Fighting mad

November 09, 2005

THE PROMOTIONAL billboards for a new movie about the life of a popular rap star struck an angry chord with parents living in a tough South Central Los Angeles community. The bare, bronze back. The outstretched arms. The hands, one holding a microphone and the other a pistol.

The imagery was intolerable, and the anger spread to urban neighborhoods in Brooklyn, N.Y., and Philadelphia, and crescendoed around the country. By the time the noise died down, the little guys had won. Paramount Pictures agreed to take 21 billboards down, bowing to the sensibilities of parents offended by the blatant glorification of thug life and violence.

The adults who protested the billboards promoting the film about rapper 50 Cent, aka Curtis Jackson, were pleased with the results - and entirely surprised.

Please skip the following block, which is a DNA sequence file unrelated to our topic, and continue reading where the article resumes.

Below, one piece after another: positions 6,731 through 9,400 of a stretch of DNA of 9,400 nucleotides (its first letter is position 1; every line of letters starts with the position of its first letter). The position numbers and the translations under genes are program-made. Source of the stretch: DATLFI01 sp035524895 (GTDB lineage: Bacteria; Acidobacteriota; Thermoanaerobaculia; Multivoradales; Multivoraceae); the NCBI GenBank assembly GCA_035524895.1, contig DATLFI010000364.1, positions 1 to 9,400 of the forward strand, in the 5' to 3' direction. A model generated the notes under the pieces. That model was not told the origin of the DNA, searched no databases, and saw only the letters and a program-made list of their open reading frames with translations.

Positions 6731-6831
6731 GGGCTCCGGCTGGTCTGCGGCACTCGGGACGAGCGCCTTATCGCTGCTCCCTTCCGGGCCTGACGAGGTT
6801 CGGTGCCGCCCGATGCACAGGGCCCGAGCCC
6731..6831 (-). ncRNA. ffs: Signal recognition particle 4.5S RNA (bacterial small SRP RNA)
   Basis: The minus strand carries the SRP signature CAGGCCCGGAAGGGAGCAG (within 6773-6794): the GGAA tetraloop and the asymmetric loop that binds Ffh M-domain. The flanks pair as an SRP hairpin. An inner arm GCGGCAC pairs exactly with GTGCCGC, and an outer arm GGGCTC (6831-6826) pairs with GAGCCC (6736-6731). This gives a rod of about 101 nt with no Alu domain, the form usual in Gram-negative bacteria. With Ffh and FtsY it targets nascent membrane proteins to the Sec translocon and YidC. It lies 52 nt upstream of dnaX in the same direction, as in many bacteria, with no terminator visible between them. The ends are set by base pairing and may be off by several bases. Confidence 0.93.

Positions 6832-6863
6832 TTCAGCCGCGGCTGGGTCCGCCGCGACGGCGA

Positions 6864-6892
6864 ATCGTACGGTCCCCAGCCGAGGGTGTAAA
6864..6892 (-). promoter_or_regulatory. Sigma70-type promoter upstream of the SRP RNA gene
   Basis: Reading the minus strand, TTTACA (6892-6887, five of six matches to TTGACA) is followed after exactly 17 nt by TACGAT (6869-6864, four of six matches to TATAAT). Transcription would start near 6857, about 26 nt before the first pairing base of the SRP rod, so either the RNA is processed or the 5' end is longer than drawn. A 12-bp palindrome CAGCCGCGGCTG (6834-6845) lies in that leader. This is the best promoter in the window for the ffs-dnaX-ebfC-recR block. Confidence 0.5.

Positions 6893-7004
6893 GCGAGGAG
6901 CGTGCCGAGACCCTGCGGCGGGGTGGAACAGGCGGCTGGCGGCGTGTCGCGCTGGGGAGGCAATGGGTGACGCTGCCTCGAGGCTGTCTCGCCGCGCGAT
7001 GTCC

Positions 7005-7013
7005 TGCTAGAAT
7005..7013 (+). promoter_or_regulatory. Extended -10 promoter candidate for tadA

"They heard us. They heard our voice, and I'm glad," one Los Angeles mother told CNN, almost in disbelief. Fighting big Hollywood "seems so overwhelming," one man conceded. "It's almost like, `Can we really fight City Hall?'" Turns out these seize-the-moment activists didn't need City Hall. They were armed with some cold, hard facts: 800 homicides in South Central in the last five years.

In Baltimore, a different promotional billboard was used. It depicts the rapper cradling an infant. But the controversial billboard displayed elsewhere exploits an image that far too many young men embrace. Fifty Cent's rags-to-riches life story may be compelling on the big screen, but his past drug-dealing, gang activity and stint in prison are anything but admirable.

As 50 Cent happily noted, the controversy might prompt more people to see Get Rich or Die Tryin', which opens today. But the message the protesters sent to their children might be just as profitable as his box-office take.

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